Saturday night at the OWIF ended as it began: with excellent writers and conversation. Even Patrick Crean, editor to the stars, was spotted in the audience checking out the session hosted by Sean Wilson. Joining Crean at the table was also Thomas Allen & Son publisher's sales rep, Marilyn Cutler, ensuring her authors, Charlotte Gill (and also David Gilmour), were taken care of during their stay in Ottawa.

Charlotte Gill, Tess Fragoulis, and Andrew Pyper all read from their latest novels. The very positive book review of The Wildfire Season that appeared in Saturday's Globe & Mail certainly did not hurt Pyper's cause. And that about does it for my comments on this festival. Time to relax and Brodart the dust jackets, so to speak. (My, that sounds naughty.)

Speaking of Patrick Crean... was he separated at birth from author Paul Quarrington? Or is it just me that thinks there are some similarities? Check out these photos (Crean, Quarrington) and see for yourself. Yeah, like you've got nothing better to do with your time.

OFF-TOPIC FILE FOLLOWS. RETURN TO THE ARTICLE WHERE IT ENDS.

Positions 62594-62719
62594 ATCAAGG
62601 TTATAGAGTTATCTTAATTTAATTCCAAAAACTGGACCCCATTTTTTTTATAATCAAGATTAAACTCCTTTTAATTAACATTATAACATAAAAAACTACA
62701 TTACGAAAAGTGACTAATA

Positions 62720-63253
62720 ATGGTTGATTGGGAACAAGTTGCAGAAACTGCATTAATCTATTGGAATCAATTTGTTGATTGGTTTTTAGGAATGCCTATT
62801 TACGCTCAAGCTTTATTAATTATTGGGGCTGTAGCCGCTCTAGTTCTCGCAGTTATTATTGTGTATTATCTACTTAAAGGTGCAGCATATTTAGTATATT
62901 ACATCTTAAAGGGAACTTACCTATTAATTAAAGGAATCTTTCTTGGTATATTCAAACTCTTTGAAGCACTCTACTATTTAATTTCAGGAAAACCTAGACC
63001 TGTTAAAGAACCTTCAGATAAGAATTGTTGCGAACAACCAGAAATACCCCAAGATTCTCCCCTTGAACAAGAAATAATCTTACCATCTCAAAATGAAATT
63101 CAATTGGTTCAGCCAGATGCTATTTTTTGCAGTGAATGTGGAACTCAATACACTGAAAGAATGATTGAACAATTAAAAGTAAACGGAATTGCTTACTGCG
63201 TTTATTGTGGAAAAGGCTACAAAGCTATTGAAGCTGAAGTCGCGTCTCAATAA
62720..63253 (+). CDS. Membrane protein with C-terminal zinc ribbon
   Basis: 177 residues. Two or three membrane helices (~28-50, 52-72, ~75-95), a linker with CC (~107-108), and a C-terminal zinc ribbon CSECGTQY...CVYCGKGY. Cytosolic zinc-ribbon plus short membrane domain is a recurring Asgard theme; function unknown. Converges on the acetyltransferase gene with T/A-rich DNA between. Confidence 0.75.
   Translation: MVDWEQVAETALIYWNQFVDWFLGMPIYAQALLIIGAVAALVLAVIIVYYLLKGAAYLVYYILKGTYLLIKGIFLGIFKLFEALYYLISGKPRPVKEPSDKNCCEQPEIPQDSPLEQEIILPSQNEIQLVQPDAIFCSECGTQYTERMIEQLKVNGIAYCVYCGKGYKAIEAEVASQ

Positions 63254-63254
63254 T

More Atwood

Curious Pursuits: Occasional Writings by Margaret Atwood coming soon to a bookstore near you. This via "Margaret Atwood came to Europe in the early 1960s in search of art and experience. What she found in Britain was a nation of sexually frustrated men, freezing bathrooms and plates of egg and chips."

Finally some news about World Book Capital

I had to chuckle at Pat Donnelly's article in the Montreal Gazette yesterday. Here is an excerpt:

No one would have been surprised if Montreal had been named World Circus Capital, World Film Festival Capital or just plain World Festival Capital. Hardly a week goes by here without the announcement of a coming cultural festival, usually touted as "international."

But Book Capital? In Canada, shouldn't that be Toronto? In North America, shouldn't that be New York? What about author-magnet, publishing-mad cities like London or Paris? What makes Montreal so special? Or, for that matter, what was so great about last year's World Book Capital, Antwerp, Belgium?